To the benefit of our Domesticated Animals: I know your initial thought may be "how can killing an animal be in its benefit?" Well in short it it's not, but not all symbiotic relationships are 50/50. However in an ethical scenario of meat production we provide our animals a safe, stress, and pain free environment away from natural predators. Given the option I'm sure a cow would prefer a stun bolt over being torn apart by wolves. In exchange for this protection we take sacrifices as needed. We allow the animal to live a natural life, and instead of them being picked off by predators we substitute this natural selection with human selection. Their deaths benefit humans instead of wolves or bears, which in the end is their purpose. Up until the end the cow's life would be its own.



I thank Bennett for his response and of course willing to re-do the debate with me. Now before I begin I believe that a few details should be cleared out. So I will once more remind the voters that the burden of proof is on my opponent to show that eating meat is not unhealthy and nor immoral. Also I should mention that the links to the sources provided lead to only general sites. Since there are no proper sources we can ignore the statistics, for they were wrong anyways. Now my negative arguments will in truth be also a refutation to my opponents points. My argument will be a combination. Lastly if my opponent must prove both the morality and the health of eating meat, if I can disprove even one I win this debate.

Tier One: Eating Meat Is Unhealthy:
It is clear that eating meat has many risks. Whether it be the best meat in the world or the worst. Of the 1.3 billion people in this world who are overweight or obese (ranked by BMI) only 8% of them are vegetarians. Meat is also high in fats and cholesterol. Research has shown that countries which partake in meat have a much greater rate of chronic diseases such as cardiovascular, diabetes mellitus and some cancers. Meat is other than being extremely high in saturated fats, and cholesterol also dense in calories, produces heterocyclic amines which are carcinogenic, increases the chance of colon cancer by 12%, is hard on the stomach where it often causes IBS, stomach cramps, prolapsed colons, haemorrhoids, constipation and many other problems. Eating meat increases the chances of autoimmune disease by 16%, carries a 9% risk of fatal bacterial diseases, increases bacteria in the body, causes hormonal balance, and may cause blue tongue disease.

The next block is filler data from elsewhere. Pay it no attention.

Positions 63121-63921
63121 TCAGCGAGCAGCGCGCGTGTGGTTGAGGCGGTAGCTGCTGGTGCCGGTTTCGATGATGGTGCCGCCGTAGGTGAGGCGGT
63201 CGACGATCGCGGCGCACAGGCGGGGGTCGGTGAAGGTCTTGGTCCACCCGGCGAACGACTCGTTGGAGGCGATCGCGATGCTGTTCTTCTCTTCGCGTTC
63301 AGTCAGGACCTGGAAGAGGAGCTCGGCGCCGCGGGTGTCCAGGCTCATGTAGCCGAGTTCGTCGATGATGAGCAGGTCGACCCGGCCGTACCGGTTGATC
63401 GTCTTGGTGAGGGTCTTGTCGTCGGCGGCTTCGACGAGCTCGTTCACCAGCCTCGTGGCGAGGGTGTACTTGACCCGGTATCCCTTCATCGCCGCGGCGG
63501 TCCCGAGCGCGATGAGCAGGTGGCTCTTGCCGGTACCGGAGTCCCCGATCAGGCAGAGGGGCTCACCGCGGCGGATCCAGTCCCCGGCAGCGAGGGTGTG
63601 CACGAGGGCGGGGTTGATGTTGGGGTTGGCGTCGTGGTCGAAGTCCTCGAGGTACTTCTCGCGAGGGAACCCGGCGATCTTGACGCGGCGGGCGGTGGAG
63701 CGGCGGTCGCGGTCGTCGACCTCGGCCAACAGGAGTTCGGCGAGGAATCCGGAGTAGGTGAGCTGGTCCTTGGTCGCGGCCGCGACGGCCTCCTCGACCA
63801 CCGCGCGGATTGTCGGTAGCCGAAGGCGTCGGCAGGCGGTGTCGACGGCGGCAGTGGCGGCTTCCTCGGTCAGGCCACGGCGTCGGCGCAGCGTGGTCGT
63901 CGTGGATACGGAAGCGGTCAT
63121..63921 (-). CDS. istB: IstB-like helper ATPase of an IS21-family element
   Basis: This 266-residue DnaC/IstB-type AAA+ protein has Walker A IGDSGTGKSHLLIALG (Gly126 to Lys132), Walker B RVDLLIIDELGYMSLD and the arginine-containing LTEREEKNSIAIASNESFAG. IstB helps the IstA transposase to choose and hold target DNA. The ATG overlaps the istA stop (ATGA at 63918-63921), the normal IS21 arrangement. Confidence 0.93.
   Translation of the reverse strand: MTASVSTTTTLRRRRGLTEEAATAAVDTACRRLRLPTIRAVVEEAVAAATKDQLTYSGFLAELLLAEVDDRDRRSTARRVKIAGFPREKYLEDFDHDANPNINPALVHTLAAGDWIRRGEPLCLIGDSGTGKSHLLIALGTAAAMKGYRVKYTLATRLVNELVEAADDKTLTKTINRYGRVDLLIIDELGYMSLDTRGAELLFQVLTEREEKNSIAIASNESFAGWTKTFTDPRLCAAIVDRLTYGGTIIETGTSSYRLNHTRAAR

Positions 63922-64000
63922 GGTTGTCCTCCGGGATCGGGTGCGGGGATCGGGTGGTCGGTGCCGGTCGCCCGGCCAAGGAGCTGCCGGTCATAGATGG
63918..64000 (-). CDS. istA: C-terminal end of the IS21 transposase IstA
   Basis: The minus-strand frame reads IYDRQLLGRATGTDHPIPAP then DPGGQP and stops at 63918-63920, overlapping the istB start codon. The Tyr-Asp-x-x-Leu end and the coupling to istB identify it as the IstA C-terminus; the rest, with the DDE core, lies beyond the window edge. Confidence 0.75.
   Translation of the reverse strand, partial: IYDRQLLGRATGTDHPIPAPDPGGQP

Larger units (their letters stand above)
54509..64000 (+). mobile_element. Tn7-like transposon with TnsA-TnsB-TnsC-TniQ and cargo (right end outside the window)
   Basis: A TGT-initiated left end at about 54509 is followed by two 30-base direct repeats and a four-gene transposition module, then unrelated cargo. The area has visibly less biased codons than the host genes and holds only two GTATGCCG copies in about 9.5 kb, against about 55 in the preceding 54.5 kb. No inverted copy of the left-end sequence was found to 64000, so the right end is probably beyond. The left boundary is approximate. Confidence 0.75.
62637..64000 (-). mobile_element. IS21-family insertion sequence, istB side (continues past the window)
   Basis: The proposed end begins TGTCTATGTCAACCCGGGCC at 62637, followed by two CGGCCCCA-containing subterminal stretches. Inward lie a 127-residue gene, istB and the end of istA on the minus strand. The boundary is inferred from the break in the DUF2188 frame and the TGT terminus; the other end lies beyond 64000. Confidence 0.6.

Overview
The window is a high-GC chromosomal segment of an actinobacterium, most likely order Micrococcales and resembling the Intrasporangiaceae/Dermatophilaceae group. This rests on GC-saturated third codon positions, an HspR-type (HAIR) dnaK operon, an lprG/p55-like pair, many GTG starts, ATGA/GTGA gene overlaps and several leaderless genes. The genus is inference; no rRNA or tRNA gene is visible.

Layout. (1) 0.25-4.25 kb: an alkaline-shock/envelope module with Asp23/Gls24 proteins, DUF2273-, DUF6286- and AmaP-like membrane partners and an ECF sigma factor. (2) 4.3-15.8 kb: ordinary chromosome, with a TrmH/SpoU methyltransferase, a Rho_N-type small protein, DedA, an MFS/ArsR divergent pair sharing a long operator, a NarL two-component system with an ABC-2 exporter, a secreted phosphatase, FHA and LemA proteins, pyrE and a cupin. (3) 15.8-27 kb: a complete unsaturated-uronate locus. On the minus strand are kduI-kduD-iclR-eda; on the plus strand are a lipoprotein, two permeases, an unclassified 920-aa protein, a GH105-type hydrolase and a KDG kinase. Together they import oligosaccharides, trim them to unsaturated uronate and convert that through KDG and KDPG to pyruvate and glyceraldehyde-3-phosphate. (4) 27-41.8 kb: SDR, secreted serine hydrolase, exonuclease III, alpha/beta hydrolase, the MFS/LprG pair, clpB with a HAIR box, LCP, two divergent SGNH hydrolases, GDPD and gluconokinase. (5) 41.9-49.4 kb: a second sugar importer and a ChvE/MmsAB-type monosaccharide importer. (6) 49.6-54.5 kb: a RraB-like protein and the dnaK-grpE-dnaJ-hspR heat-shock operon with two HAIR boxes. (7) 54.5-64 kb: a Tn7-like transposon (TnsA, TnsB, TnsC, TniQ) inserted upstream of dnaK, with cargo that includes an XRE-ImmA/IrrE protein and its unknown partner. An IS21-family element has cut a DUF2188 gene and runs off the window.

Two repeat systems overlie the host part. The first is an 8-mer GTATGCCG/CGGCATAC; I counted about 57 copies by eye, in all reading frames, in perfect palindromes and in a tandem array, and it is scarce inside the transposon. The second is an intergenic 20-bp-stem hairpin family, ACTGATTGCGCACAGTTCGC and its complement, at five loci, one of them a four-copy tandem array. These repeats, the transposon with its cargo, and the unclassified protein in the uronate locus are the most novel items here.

It is also untrue that one cannot survive without eating meat. Studies have shown that an Ovo-Lacto Vegetarian diet is the most healthy diet of all. I believe it is best summarized in the medical journal entry which I quote (links provided below): 'The American Dietetic Association states, "Vegetarian diets offer a number of nutritional benefits, including lower levels of saturated fats, cholesterol, and even animal protein as well as higher levels of carbohydrates, fiber, magnesium, potassium, phosphate, folate and antioxidants like Vitamin C..."'.

It is also clear that vegetarians like nearly six to twelve years on average more than meat eaters. Meat also contains Polycylic Aromatic Hydrocarbons which increase the chance of breast cancer by an astounding thirty percent! It is also stated that: 'Harvard researchers recently conducted a prospective analysis of 90,655 premenopausal women, ages 26 to 46, enrolled in the Nurses" Health Study II and determined that intake of animal fat, especially from red meat and high-fat dairy products, during premenopausal years is associated with an increased risk of breast cancer. Increased risk was not associated with vegetable fats.' Other than that Colorectal cancer is increased by 18%, prostate cancer by 14% and pancreatic cancer by 3%. The point is when you can have an excellent diet with vegetables it is unhealthy to eat meat because it not only raises the cholesterol levels, and increases the risk of cancer but also increases the uric acid of a person causing great amounts of pain.

Aquamarine animals can often cause toxins, for all those fish which are high in Omega 3 are also extremely high in mercury. Those which are not like Salmon may cause many other diseases, and may also create bowel issues.

Tier Two: Eating Meat Is Immoral: